Why is this topic so popular today?
BY: Mallika Kaur
Equality. Oft-cited are Guru Nanak’s words in Asa ki Vaar: “So kyon Manda Aakhiye Jit Jamme Rajan” (Why speak ill of woman, the one from whom even all kings are born?). Perhaps even more powerful and beautiful are the overall deeds and teachings of the Guru through his lifetime that exemplified how the quest for physical and spiritual well-being is not merely the prerogative of men. Guru Nanak’s close relationship with his first true follower, Bebe Nanki, his own sister—beautifully illustrated in Inni Kaur’s Journeys with the Gurus—is yet another example of how his actions spoke louder than most people’s words. And in fact, his actions went contrary to prevailing wisdom. Brothers living in married sisters’ homes is still made culturally unacceptable in most South Asian families. Guru Nanak spoke about Sikh women and related practices, disenfranchisements, and cultures in the fifteenth century.
So perhaps this trending topic of “Sikh women” is important precisely because it is in fact trending with Guru Nanak?
Solidarity. Guru Nanak didn’t only speak against that which hurt his own biological family—he could have worn the janeu and been merrily on his way. Rather he asked questions: why do some get this supposed honor and not others? What does this mean for those ‘others’? And he realized that those with privilege must carry the responsibility of asking these difficult questions aloud (those without privilege, for example the caste-less during Guru Nanak’s time, often face dire threats for publically asking the same questions).
If we find ourselves thinking that “in our family” “in my experience” “in the way my parents raised me” women do not face discrimination or hardship simply for being women, and so this whole discussion is moot, we have missed a serious Sikh lesson. Our family is always our larger family, Sikhs and non-Sikhs alike. (More over, if we truly believe our own families are post-gender—that is, beyond any defined roles for men and women that inhibit men or women’s achievement of their full potential—we are likely kidding ourselves; but that is for a separate discussion). The larger family has diversity. Just as saying “My family has always had shelter and healthcare, so there is no urgency to discuss class issues” or “I have never faced religious discrimination since 9/11, so the whole civil rights theme is misplaced” or “I have never been singled out for the color of my skin, so there is no racism,” would be laughable, so is the idea that “Sikh women I know never seem to face any special hardship or issues, so let’s discuss something else.” Remember Guru Nanak’s message that simply working hard, sharing some, and being a good enough person isn’t in fact enough? Guru Nanak noticed discrimination wherever it existed and stood up for those who perhaps could not stand up for themselves.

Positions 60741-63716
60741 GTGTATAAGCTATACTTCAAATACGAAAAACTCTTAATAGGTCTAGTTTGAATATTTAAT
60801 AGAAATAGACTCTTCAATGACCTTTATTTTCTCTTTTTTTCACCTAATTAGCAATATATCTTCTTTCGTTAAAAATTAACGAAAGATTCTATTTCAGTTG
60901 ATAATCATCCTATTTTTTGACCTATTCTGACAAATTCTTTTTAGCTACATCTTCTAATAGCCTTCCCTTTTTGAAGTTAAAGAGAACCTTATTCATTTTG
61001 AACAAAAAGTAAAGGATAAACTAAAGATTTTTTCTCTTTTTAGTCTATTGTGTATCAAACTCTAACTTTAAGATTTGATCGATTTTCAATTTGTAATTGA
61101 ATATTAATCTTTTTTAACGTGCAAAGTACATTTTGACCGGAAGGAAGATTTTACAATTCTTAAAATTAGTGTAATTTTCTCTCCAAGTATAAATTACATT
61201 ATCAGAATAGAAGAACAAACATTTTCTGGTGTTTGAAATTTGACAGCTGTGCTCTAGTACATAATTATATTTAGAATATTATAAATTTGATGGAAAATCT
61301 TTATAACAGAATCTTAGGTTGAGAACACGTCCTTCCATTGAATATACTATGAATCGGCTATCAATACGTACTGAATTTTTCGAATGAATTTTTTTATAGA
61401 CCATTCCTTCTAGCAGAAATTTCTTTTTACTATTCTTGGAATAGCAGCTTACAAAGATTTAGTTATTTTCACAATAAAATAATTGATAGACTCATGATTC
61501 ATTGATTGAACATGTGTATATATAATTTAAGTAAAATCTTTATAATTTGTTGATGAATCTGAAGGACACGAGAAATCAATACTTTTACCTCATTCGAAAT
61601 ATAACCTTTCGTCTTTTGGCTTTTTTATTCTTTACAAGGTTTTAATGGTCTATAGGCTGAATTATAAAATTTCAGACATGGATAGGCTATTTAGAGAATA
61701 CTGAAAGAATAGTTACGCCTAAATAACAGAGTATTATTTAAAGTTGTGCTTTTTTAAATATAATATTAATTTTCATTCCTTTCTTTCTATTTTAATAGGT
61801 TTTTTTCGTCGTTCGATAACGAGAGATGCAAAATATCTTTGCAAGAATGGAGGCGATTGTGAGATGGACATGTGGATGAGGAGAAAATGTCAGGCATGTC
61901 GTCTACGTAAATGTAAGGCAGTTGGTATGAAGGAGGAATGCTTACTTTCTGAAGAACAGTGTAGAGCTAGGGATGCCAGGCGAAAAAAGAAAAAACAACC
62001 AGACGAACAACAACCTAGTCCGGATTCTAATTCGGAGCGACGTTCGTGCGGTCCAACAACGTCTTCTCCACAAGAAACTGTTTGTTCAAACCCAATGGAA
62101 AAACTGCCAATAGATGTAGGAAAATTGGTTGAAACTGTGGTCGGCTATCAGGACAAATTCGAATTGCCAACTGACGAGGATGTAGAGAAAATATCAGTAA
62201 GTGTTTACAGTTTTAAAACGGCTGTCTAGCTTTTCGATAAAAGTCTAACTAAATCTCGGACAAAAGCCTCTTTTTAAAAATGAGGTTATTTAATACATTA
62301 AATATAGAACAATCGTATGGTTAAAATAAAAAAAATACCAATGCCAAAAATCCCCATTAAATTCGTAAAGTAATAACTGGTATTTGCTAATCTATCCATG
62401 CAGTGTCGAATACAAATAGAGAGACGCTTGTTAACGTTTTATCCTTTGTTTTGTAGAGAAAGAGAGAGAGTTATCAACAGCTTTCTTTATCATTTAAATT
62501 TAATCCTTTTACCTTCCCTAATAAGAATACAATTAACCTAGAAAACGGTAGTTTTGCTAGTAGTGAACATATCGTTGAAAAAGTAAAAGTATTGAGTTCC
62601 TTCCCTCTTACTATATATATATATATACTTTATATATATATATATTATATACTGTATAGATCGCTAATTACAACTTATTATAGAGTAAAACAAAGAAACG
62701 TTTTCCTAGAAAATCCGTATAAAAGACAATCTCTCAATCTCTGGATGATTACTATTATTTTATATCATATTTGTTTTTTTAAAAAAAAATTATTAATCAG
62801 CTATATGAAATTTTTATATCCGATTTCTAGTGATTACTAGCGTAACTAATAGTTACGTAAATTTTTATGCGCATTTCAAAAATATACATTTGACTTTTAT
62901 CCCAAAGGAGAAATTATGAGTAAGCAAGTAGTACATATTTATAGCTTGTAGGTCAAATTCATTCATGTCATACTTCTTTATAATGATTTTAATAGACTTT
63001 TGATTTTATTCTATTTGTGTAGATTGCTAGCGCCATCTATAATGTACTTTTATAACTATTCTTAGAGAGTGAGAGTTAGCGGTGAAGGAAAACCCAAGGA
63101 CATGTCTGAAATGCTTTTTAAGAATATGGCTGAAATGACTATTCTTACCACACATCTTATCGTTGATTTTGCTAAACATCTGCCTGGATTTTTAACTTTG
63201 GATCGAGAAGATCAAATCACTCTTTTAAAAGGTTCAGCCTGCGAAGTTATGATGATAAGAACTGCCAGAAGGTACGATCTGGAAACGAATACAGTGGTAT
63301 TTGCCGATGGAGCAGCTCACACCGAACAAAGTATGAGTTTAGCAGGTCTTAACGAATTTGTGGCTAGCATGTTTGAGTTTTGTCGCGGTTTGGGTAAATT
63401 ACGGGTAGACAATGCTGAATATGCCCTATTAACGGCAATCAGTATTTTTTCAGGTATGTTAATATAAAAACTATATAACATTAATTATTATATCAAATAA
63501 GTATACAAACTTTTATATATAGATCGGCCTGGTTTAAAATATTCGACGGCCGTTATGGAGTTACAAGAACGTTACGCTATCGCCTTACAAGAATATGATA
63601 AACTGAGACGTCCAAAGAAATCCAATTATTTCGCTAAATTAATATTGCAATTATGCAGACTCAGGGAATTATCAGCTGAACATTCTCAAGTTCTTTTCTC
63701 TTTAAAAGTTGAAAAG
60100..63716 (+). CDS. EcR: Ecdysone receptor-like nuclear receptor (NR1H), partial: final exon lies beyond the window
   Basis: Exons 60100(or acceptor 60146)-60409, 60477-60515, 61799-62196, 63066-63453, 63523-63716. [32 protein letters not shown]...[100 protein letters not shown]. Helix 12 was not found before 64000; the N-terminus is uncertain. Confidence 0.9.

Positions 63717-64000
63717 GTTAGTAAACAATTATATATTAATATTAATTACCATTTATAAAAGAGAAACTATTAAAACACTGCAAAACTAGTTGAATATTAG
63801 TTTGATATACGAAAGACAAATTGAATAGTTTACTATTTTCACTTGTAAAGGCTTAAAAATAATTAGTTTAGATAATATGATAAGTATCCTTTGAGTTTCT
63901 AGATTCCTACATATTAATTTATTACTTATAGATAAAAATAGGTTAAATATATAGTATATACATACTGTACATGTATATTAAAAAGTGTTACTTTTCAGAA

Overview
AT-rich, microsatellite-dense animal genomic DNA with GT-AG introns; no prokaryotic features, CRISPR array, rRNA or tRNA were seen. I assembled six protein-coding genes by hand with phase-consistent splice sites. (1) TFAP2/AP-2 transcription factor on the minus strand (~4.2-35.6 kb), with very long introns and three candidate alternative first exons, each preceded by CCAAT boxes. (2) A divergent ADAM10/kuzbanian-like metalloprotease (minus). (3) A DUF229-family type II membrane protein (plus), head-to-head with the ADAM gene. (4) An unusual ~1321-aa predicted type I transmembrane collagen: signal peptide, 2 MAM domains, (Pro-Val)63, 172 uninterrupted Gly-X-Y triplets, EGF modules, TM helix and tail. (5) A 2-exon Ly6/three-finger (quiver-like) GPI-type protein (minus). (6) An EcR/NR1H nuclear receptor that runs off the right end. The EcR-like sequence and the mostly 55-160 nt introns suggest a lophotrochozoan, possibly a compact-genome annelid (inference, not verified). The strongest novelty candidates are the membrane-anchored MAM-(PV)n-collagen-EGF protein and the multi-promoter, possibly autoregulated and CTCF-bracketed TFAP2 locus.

Standing up for women’s rights is as essential as recognizing that all women, even all Sikh women, are certainly not alike. Our journeys are diverse, and our stories cannot be monotone, monologue, or monolithic. To stand in solidarity with these different journeys, to respect their differences, and to stand against things that might be threatening some of these journeys is the whole game that Guru Nanak asks us to play.
Today, Guru Nanak would ask about the high rates of feticide, about domestic violence and about child abuse. But he would also ask some of the things that do not make headlines: the dearth of Sikh women role models at Sikh camps and retreats; the lack of women’s representation on our stages; the imbalance in gurudwara committees, Punjabi schools, and in our homes. The lack of female voices on our dining tables (though not kitchens) and on our TV sets. He would ask why of 190 heads of State, only nine are women. Of all the parliaments around the world, 13% of seats are held by women. Of full professors around the United States, only 24% are women.
And he would prod us to ask about what we are doing to change this? Do we check the habits that hold back women, including Sikh women?
And to Sikh women, he would ask, what we are doing to check our own discrimination of other women—based on race or caste background (do we always remember that women of certain backgrounds might be bearing discrimination primarily for the color of their skin or immigration status?); based on education background (do we speak in a language that is accessible as well as intriguing and intellectually stimulating to all or do we reserve discussions about women to conferences etc.—for example, will I translate this article in Punjabi, for starters?); based on class background (do we simply assume everyone has access to internet and can find the same resources we do?); based on age (do we simply use “Aunty” as some sort of dismissive/even supposedly funny jibe, and sideline those carrying wisdom differently and/or longer?)
Perhaps the topic of Sikh Women is trending precisely because Guru Nanak would have so much to say about it?